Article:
Lunch at Au Père Tranquille

17/08/22 11:59 

Holy croque madame, I’m here again.  Au Père Tranquille.  Sat downstairs, next to the mirrored column.  I’ve placed my order.  Yep, croque madame and the blatantly schoolboy beverage, diabolo menthe.  However, I’ve added not only a carafe d’eau but also a Piña Colada.  I guess with 6 hours until I have to start my return journey to Gare du Nord I can have a little taste of Cuba.  And alcohol.  I’ve had more alcohol in Paris on this trip than all the others put together.  Almost.  I did have those rums, that time.  And the champagne after the marathon.  And at the Moulin Rouge.  It really won’t become my thing as diabolo menthe is now firmly set as my thing. 

What isn’t set as my thing is the ability to pretend that I understand French.  The waiter hasn’t said a word of English to me.  Which is actually okay.  I haven’t a clue if anything will work out with lunch, however.  He asked if I wanted to come inside for déjeuner.  “Oui, s’Il vous plait.”  Would I like to sit here, here or here?  “C’est bon,” I reply, pointing to my table.  Are you ready to order? he enquires.  I place my order and he returns with my Piña Colada – after laying the table with the obligatory Au Père Tranquille round paper tablecloth – then questions if I would like the diabolo menthe now or with lunch.  I request that he brings it “avec mon déjeuner, s’il vous plait.”  It’s then that one of the two parked police vans pulls away with their sirens on.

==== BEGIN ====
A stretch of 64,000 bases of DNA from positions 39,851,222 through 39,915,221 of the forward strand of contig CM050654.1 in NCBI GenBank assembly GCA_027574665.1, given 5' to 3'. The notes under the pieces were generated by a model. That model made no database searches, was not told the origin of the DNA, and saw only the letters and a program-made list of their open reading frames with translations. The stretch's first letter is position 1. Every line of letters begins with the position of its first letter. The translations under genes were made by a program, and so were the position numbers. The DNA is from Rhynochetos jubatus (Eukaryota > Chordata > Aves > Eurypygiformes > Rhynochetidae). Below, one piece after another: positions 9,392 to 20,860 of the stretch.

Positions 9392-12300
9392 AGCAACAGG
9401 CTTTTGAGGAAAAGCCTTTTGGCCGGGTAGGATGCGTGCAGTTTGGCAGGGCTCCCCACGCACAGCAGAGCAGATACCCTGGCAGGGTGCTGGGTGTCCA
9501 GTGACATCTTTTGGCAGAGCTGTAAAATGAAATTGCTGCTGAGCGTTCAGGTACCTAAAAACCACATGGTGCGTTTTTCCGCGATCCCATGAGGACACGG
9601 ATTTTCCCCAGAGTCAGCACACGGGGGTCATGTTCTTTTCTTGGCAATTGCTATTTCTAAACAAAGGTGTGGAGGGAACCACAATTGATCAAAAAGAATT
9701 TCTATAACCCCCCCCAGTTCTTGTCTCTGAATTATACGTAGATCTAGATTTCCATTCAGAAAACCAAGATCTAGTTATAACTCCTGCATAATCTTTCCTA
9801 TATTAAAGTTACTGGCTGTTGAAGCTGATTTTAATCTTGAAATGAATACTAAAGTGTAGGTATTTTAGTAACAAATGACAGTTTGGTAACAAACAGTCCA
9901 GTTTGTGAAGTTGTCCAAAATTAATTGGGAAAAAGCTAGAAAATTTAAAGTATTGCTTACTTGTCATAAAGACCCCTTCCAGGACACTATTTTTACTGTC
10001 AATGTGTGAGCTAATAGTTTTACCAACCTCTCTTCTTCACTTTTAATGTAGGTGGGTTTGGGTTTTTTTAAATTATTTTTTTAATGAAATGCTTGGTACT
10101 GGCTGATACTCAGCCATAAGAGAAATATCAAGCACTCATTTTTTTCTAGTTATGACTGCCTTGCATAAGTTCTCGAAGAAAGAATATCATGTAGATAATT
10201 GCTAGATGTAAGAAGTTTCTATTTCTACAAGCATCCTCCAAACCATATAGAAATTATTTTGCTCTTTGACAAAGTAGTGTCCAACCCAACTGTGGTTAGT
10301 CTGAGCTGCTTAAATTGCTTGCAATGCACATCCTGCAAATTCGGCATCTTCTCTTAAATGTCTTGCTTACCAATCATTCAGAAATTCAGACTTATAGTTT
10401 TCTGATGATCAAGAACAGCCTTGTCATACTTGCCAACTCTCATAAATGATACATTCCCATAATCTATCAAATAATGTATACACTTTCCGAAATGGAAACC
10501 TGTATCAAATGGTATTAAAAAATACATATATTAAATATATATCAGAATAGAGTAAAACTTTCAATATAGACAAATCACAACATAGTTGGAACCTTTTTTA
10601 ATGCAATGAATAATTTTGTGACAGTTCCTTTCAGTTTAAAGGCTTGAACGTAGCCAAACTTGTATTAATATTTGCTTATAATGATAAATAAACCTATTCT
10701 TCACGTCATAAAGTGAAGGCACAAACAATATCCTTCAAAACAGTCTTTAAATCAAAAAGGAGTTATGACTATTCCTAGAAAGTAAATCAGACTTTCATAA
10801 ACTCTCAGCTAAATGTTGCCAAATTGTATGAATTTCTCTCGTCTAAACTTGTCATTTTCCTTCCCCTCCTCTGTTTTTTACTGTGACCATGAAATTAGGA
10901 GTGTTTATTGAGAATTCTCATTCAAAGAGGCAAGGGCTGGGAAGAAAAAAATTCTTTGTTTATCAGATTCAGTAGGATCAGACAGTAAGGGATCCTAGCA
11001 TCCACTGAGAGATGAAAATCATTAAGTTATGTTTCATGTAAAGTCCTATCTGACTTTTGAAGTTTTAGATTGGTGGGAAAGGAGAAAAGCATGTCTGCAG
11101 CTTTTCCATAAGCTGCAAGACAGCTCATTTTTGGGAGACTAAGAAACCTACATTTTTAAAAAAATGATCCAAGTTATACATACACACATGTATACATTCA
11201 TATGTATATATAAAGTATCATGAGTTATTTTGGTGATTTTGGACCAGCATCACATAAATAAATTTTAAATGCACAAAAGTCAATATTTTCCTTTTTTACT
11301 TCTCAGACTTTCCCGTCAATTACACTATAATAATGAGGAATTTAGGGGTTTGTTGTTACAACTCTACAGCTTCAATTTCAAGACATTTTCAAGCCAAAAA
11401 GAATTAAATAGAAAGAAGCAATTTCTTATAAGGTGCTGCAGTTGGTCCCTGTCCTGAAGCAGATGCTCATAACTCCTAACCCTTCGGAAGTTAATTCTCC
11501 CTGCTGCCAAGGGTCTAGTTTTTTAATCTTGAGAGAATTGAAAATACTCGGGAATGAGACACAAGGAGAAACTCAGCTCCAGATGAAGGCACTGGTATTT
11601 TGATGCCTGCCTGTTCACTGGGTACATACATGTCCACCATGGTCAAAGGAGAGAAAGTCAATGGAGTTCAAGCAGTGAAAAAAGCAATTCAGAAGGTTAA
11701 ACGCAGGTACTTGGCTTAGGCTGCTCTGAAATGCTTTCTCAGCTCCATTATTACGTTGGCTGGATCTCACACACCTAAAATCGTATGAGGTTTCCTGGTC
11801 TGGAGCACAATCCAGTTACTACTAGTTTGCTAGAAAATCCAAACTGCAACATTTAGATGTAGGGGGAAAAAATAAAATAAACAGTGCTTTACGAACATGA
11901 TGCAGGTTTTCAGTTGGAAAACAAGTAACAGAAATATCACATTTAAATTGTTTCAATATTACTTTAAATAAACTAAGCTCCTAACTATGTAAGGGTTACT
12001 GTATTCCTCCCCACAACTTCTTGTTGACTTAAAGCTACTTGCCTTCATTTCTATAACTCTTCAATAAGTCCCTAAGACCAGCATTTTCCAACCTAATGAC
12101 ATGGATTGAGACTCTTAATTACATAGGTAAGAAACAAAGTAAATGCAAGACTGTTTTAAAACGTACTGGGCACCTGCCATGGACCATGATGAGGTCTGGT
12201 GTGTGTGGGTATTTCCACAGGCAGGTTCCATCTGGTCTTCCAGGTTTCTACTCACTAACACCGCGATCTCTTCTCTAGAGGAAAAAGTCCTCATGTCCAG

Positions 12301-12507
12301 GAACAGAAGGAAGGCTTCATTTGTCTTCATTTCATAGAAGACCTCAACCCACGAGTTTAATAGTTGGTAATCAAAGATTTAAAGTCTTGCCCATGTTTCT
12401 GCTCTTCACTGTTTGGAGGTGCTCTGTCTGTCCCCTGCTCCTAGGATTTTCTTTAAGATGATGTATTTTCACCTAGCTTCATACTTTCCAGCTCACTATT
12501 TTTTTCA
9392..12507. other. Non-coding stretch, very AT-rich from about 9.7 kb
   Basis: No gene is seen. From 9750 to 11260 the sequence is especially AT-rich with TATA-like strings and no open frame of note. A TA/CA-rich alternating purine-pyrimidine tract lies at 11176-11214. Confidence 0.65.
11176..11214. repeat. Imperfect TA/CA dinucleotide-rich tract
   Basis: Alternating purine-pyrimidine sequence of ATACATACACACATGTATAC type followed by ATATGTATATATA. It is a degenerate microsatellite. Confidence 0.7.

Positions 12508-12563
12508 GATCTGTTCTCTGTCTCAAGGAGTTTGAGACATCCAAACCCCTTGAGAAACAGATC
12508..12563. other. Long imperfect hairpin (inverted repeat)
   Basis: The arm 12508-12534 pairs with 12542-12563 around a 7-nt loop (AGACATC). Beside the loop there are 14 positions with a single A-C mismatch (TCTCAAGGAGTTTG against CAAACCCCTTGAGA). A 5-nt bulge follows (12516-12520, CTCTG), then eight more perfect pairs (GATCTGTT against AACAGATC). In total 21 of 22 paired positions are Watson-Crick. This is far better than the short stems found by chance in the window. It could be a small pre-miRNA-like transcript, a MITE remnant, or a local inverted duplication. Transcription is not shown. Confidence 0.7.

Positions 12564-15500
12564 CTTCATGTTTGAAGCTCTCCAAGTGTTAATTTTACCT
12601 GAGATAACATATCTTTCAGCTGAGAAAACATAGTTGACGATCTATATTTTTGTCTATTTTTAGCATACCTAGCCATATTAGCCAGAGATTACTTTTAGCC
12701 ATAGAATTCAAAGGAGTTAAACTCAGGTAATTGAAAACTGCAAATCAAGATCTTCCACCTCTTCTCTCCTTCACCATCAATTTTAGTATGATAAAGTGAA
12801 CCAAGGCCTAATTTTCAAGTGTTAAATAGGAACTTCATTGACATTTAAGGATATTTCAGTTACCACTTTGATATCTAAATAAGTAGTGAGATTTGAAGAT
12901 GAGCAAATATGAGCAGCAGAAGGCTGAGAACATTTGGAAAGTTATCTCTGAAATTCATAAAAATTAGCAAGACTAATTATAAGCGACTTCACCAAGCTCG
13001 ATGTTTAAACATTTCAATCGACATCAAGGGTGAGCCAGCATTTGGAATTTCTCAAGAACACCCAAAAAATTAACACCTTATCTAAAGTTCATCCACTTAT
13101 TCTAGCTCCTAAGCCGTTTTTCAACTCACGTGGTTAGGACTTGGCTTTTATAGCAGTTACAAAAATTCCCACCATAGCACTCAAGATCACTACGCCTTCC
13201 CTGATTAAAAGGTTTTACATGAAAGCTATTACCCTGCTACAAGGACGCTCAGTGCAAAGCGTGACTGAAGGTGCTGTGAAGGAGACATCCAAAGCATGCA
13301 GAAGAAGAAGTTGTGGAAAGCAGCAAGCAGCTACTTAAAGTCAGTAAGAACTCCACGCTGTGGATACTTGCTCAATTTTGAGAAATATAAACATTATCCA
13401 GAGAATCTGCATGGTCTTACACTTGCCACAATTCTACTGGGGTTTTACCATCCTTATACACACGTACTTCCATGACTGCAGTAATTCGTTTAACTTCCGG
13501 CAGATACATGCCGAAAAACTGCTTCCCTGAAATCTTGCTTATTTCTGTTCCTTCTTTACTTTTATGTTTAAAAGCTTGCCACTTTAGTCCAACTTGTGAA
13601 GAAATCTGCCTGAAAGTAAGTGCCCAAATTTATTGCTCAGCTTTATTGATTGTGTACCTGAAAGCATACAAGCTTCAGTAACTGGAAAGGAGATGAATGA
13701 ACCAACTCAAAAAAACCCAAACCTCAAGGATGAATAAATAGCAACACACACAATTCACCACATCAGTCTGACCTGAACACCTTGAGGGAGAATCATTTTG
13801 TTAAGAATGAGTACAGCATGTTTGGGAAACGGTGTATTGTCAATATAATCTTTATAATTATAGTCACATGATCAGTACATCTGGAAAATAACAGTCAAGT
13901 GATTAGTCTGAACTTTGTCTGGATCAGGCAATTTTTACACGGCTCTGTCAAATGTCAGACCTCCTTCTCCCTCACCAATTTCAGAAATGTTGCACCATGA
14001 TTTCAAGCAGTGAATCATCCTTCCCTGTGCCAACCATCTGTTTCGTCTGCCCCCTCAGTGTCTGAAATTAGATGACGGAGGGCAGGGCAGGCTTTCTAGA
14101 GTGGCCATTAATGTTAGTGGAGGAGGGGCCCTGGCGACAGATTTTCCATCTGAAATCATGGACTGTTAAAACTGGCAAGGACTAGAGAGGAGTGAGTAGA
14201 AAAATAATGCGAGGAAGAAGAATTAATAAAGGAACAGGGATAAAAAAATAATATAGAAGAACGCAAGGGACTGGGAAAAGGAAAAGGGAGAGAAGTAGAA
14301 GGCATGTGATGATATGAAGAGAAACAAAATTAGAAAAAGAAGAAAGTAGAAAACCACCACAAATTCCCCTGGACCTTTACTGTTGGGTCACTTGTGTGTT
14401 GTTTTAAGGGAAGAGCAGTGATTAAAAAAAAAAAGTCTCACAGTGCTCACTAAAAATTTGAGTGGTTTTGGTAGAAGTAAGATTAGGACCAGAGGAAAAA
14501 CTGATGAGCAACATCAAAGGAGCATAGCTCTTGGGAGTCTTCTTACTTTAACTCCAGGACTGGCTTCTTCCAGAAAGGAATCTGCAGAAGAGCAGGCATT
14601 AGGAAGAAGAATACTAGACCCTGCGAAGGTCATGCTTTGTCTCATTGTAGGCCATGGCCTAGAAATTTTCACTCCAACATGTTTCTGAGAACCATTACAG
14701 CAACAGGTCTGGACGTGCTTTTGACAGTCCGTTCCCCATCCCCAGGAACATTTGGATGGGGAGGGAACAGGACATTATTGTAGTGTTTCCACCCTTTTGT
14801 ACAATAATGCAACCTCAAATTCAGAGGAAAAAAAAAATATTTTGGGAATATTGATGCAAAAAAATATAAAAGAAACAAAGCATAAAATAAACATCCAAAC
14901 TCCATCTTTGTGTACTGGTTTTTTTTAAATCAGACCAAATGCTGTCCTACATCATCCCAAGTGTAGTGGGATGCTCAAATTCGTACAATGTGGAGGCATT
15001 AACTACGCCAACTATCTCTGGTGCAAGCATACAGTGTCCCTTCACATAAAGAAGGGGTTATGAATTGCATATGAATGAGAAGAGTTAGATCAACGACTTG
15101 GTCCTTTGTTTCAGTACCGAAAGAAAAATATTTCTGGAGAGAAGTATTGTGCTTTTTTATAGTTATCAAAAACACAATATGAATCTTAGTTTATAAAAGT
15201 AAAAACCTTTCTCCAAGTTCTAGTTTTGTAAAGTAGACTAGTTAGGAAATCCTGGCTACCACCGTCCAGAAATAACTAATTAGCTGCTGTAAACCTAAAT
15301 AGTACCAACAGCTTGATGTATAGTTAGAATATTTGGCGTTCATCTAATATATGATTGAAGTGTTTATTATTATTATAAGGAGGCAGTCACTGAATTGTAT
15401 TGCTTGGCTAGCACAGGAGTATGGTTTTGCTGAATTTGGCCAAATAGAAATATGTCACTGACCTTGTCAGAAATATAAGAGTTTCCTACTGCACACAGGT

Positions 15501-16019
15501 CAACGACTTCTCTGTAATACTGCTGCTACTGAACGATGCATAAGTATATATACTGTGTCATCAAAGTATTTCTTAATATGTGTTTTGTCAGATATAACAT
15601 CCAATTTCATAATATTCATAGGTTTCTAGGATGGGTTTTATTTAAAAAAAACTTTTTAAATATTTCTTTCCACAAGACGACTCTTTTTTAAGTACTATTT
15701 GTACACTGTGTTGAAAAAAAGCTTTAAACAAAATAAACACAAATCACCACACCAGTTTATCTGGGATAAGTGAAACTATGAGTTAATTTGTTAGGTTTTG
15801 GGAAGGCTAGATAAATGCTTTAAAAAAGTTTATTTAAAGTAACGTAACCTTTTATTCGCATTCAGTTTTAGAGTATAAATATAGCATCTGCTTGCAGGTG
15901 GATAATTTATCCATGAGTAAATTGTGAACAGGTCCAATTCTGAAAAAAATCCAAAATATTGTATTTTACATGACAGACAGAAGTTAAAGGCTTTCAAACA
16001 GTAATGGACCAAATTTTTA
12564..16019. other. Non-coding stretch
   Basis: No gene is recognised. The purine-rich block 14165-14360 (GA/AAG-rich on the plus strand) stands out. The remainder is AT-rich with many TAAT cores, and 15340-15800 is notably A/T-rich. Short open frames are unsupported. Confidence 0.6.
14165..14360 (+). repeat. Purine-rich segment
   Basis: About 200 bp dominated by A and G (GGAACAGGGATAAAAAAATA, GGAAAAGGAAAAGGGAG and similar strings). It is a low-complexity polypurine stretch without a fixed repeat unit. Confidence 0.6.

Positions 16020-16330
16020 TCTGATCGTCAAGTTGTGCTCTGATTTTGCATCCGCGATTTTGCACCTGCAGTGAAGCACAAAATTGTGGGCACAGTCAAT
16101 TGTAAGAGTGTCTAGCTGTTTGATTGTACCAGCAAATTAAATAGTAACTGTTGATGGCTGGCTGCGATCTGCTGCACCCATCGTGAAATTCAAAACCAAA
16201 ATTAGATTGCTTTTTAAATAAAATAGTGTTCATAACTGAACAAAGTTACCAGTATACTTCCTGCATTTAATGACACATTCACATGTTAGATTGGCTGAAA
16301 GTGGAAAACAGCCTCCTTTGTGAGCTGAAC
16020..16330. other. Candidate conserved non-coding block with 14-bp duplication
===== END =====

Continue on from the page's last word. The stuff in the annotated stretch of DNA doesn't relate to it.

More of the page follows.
Luckily, the English has commenced otherwise I wouldn’t know how to tell him that I’ll be waiting before ordering my dessert. I don’t know if it’s because it’s lunchtime or I’m in a stereotypical French restaurant but service here, especially in comparison to last night at Jardin du Roy, is about a thousand times quicker.  Plus, they’ve had everything on the menu that I’ve asked for.  Although like night I’m also still waiting for the caraffe d’eau.  Every other table I look at has one.  And I bet they even ask for it. 

There are honestly hundreds of places to eat in Paris.  And I’m happy to try anything once, within reason.  Familiarity for me is where creativity resides, however.  It’s not like a writing habit but more the fact that it’s one less thing to worry about.  I know the location, the ambiance, the safety of it all.  New places don’t supply that at first.  That’s not true.  Those new places where I immediately feel at home give me all I ask for in terms of creative comfort.  It’s this comfort that enables my mind’s channel to open and my hand to move the pen and release the ink onto the pages without any thought. 

For now though, I’m about to read Bibliofile – Britain’s best postal book bargains.  The currently free newspaper catalogue. 

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